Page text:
Facing its second Lok Sabha polls this year, the Tuticorin constituency, which came into being in 2009 in place of erstwhile Tiruchendur constituency after the delimitation exercise in 2008, is yet to rise to the expectations of its electorate, who largely depend on manufacturing activities in this historic port-town in southern Tamil Nadu.
Topping the public’s grievance list is lack of civic amenities in Tuticorin. “The long pending underground drainage project is yet to be completed. The underground works for the project extending up to 110 km under Tuticorin Municipal Corporation limits were taken up in 2007 by the ‘TWAD’ Board. It was targeted to be completed in 18 months, but still there is no sign of completion,” says M.S. Muthu, District Secretary of the Democratic Youth Federation of India.
Voters complain that besides narrow roads and streets in Tuticorin, causing chaos in traffic, a promised flyover by Chief Minister Jayalalithaa over the ‘VVD Junction’ on Palayamkottai Road and an integrated bus stand to help reduce traffic congestion in the town, are among projects that are yet to implemented.
The Tuticorin Parliamentary constituency comprises six Assembly segments of Tuticorin, Kovilpatti, Tiruchendur, Srivaikuntam, Vilathikulam and Ottapidaram (Reserved). Among these, drinking water scarcity looms large in Kovilpatti, where potable water supply is done only once a month, say aggrieved residents.
Drought-hit farmers are also aggrieved as they have not availed themselves of any relief assistance so far.
“We are averse to the fourth drinking water pipe line underway in Tuticorin as farm activities will be affected if huge amount of water is diverted to residents of Tuticorin Corporation,” rued Nainar Kulasekaran, a farmer. Excessive tapping of water from Tambaraparani River is also undermining farm operations. Frequent power cuts have crippled manufacturing units, particularly in the small scale sector. The trade and industry lobby here still want the ‘Sethusamudram Shipping Canal Project’ to be implemented. “Tuticorin will certainly assume greater significance if this dream project is commissioned,” says T. Johnson, President of the Indian Chamber of Commerce and Industry here.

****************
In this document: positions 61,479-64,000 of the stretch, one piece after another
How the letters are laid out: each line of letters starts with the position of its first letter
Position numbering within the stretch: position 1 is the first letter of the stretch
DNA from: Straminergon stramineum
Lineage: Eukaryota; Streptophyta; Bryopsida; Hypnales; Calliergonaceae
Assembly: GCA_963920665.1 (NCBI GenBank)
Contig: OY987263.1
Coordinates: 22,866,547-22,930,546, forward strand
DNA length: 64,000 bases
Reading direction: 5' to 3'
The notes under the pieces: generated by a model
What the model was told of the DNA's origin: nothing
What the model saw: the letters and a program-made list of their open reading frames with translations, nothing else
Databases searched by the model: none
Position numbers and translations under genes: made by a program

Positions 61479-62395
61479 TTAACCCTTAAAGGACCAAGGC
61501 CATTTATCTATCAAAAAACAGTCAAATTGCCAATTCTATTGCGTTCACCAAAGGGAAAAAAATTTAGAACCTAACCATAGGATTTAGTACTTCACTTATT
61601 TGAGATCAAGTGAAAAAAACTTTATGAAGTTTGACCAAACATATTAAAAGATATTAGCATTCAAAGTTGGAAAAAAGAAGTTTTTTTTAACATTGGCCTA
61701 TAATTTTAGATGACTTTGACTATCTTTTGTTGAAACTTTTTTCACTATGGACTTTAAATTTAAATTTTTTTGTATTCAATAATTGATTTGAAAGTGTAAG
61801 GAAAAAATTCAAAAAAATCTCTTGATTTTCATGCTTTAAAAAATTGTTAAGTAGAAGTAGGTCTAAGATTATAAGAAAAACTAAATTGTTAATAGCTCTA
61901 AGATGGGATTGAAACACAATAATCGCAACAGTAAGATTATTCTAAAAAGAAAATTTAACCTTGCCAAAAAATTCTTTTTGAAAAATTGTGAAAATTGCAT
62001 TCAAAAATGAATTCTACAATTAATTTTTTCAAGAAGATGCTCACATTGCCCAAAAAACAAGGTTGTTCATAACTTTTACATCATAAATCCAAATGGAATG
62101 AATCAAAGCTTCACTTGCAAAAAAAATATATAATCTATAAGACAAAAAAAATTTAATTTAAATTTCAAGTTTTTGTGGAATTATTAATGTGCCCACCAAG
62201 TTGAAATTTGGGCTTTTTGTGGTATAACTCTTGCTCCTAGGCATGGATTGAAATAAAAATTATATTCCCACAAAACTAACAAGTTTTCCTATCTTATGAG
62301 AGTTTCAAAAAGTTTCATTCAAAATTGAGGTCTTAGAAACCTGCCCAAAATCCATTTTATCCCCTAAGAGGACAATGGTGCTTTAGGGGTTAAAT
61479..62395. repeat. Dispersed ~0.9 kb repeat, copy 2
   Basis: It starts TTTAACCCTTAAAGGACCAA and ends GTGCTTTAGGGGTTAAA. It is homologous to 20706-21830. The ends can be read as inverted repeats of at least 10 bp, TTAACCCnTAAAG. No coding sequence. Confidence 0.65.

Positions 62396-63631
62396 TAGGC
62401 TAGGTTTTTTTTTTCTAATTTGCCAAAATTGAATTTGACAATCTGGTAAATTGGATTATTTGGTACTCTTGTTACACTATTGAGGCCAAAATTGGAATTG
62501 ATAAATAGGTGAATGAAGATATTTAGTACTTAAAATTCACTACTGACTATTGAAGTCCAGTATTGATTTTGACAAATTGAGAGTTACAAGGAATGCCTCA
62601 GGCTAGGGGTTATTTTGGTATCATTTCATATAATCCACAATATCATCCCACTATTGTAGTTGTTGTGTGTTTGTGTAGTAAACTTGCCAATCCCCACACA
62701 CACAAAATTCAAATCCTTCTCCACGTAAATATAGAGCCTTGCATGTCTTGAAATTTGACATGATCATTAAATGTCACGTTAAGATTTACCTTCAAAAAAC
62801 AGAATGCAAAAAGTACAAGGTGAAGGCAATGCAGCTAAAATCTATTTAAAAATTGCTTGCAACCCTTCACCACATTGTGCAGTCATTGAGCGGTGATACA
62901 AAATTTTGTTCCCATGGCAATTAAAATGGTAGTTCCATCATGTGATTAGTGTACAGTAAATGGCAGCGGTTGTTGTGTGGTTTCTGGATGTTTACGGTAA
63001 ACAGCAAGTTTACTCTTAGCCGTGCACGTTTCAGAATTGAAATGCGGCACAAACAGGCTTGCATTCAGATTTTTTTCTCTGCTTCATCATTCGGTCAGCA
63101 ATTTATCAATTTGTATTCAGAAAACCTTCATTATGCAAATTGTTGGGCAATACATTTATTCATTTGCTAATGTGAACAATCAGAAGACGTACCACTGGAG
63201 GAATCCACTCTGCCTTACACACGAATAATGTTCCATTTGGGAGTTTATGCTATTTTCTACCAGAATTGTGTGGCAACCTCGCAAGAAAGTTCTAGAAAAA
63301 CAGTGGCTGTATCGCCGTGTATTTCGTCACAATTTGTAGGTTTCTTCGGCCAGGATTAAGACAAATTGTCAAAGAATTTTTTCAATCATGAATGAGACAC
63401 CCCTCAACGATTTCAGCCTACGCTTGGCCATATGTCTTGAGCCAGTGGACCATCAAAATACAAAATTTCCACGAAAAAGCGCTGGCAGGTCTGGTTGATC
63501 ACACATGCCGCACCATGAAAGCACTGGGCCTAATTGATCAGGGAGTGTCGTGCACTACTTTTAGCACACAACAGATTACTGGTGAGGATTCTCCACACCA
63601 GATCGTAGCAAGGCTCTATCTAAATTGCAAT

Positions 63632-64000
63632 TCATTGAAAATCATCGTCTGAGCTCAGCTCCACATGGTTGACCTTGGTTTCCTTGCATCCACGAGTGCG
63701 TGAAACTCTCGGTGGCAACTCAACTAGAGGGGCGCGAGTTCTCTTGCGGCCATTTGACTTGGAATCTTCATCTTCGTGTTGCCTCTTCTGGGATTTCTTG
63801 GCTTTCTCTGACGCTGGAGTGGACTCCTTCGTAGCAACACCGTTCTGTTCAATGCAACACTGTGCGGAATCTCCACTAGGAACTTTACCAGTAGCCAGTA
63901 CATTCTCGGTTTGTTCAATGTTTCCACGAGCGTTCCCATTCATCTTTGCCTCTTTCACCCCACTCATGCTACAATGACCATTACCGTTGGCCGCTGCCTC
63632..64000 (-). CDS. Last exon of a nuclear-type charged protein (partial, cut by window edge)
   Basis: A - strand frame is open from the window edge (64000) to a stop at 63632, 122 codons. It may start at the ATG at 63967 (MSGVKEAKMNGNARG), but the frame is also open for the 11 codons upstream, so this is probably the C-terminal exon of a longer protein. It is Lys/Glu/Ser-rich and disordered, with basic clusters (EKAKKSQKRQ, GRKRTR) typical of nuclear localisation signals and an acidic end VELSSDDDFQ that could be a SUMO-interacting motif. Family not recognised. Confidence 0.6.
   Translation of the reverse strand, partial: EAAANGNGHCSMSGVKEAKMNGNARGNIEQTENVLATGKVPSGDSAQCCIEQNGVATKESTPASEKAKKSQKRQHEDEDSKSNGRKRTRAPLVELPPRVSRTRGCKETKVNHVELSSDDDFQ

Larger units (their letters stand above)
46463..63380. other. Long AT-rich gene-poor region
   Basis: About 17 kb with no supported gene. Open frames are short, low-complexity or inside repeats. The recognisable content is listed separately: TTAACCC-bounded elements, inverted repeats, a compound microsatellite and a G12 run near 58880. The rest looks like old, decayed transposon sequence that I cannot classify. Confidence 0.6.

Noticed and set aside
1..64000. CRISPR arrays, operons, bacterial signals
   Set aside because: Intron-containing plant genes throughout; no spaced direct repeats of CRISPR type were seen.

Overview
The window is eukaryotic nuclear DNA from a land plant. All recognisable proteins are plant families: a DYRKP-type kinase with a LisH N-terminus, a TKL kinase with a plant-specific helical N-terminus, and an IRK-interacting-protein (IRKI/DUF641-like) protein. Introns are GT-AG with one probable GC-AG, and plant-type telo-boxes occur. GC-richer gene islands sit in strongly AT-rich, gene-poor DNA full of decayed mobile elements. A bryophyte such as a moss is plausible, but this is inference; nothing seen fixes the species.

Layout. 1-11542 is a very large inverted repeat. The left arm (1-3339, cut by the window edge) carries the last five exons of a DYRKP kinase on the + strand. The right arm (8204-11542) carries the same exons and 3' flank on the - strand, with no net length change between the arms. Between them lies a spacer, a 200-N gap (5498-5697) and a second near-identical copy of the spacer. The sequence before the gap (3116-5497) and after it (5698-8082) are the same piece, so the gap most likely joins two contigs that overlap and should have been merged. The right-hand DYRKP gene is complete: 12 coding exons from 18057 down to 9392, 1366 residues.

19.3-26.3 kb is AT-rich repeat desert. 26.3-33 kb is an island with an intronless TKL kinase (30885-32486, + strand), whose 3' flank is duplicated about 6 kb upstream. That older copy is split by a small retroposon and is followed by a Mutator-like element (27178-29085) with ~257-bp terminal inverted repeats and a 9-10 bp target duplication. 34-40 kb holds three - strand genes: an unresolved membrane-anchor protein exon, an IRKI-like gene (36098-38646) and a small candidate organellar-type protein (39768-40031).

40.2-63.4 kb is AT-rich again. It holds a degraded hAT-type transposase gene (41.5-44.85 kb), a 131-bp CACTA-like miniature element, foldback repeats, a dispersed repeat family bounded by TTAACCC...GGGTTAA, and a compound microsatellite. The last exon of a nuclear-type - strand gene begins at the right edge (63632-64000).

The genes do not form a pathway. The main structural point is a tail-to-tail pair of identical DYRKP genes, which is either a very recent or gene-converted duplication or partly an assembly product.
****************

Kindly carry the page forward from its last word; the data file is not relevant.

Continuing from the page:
Despite being an industrial hub in the south, expansion of Tuticorin airport has remained a million dollar question, said Johnson. Moreover, absence of dry docking facility is a big handicap in this port town, which witnesses hectic activities of exports and imports everyday. Industrial pollution is another major cause for worry.
While Tuticorin is famous for its salt pans, A.R.A.S. Dhanabalan, secretary, Tuticorin Small Scale Salt Manufacturers Association, said minimum support price for manufactured salt was needed to revive this industry. A silver lining has been that infrastructure projects in the renamed V.O. Chidambaranar Port here are taking off.
In this socio-economic backdrop, unlike the previous election, Tuticorin, this time, is witnessing a six-cornered contest.
All the contestants are debutants for a Lok Sabha poll.
While the DMK, which won the seat in 2009 election, has fielded P. Jegan, son of N. Periyasami, DMK district secretary and former Tuticorin MLA, the AIADMK has put up J. Jeyasingh Thyagaraj Nattarji. Further, S. Joel, district secretary of MDMK, a BJP ally this time, A.P.C.V. Shanmmugam of Congress, AICC Member from Tuticorin, A. Mohanraj, district secretary of the CPI, and anti-nuke activist M. Pushparayan for Aam Aadmi Party are among the key party candidates in the fray.
The tough poll battle ahead basically looks like boiling down to a direct fight between the traditional rivals DMK and the AIADMK. Nonetheless, the “Modi factor” of late has injected a new element of unpredictability to the contest, say analysts here.